Law & Legal & Attorney Family Law

How Does a Prenuptial Agreement Work?

    How Does a Prenuptial Agreement Work?

    • With statistics showing that over 33% of all marriages end in divorce, it's no surprise that many couples consider using a prenuptial agreement before walking down the aisle. Although prenuptial agreements do not guarantee a couple's happiness, they do protect both the bride and groom's financial assets if they do indeed divorce. Why is this important? Well, if you don't have a prenuptial agreement, then the courts will decide how to divide both partners' assets. A prenuptial agreement, on the other hand, guarantees what each person would receive. But how do they work? Like the act of marriage itself, establishing a prenuptial agreement is a complex legal agreement that requires careful planning and research.

    Prenups: The Who and Why

    • Because a prenuptial agreement must be signed prior to the marriage, it is recommended to discuss the subject early on in the engagement period. If either party is particularly wealthy, then the request for a prenuptial agreement will probably not be much of a surprise, as they are most commonly used by individuals who have acquired a large amount of assets that they do not want to lose. However, financial advisors recommend a prenuptial agreement be considered by anyone who owns a home or business, has children or grandchildren from a previous marriage, or will be supporting the other partner financially. A prenuptial agreement defines how those assets will be distributed in the event of a divorce, separation, or death. If neither of these events occurs and the couple lives happily ever after, then the prenuptial agreement does not affect the marriage. Essentially, it's just like an insurance policy - you use it only if you need it.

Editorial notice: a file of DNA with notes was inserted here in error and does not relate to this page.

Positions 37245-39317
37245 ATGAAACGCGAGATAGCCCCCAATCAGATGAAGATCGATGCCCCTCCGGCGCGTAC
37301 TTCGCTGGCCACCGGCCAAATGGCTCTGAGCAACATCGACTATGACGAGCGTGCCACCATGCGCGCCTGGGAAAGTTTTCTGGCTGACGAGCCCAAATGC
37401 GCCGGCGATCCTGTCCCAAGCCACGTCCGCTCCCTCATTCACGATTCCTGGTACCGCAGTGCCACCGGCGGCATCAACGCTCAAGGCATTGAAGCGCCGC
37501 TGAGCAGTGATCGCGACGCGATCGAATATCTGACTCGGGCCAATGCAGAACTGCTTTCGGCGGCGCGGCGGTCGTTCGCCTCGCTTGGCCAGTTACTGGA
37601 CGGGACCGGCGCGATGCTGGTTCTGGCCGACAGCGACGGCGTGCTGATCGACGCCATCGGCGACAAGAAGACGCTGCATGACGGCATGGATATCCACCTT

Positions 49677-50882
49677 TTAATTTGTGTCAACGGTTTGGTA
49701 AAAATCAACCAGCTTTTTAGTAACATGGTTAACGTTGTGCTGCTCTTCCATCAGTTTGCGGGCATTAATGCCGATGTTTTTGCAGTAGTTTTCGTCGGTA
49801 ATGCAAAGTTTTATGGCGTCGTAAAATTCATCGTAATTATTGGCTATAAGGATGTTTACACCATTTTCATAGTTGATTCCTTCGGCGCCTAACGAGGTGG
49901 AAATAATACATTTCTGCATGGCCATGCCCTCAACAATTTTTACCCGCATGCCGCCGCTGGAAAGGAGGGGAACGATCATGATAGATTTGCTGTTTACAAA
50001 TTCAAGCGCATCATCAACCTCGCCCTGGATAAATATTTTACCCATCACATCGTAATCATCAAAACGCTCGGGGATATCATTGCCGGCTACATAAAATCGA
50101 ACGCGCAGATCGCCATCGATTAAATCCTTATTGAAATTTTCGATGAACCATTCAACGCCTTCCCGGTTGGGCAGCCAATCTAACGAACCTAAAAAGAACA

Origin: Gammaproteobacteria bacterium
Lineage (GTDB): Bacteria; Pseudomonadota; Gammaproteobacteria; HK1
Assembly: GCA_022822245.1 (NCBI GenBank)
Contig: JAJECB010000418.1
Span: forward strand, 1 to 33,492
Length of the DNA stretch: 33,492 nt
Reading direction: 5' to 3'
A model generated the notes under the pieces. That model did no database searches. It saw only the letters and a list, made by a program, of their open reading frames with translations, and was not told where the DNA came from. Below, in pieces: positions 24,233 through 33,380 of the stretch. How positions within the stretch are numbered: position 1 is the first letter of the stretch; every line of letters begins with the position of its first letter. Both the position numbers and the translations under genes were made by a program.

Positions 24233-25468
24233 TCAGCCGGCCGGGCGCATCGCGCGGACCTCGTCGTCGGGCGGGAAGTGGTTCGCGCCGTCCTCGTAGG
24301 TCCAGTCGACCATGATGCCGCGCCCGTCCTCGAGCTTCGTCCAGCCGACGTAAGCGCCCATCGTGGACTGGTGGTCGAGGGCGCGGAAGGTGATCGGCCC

Making it Legal

    • Once both parties have discussed the prenuptial agreement, they must meet with an attorney to draft and sign the contract. In fact, it's recommended that both the bride and groom have their own attorney in order to ensure that the terms of the prenup are fair. During the drafting of the agreement, both parties are required to disclose any and all of their financial assets. If, later down the road, it is discovered that either spouse hid something, then the prenuptial agreement can be declared invalid. After all of this information is disclosed, both partners must sign the contract in the presence of an attorney. At this point, the prenuptial agreement is considered legally valid and will be upheld in court. In the United States, all 50 states recognize the terms of these agreements and, only under the rarest of circumstances, will overrule the terms.

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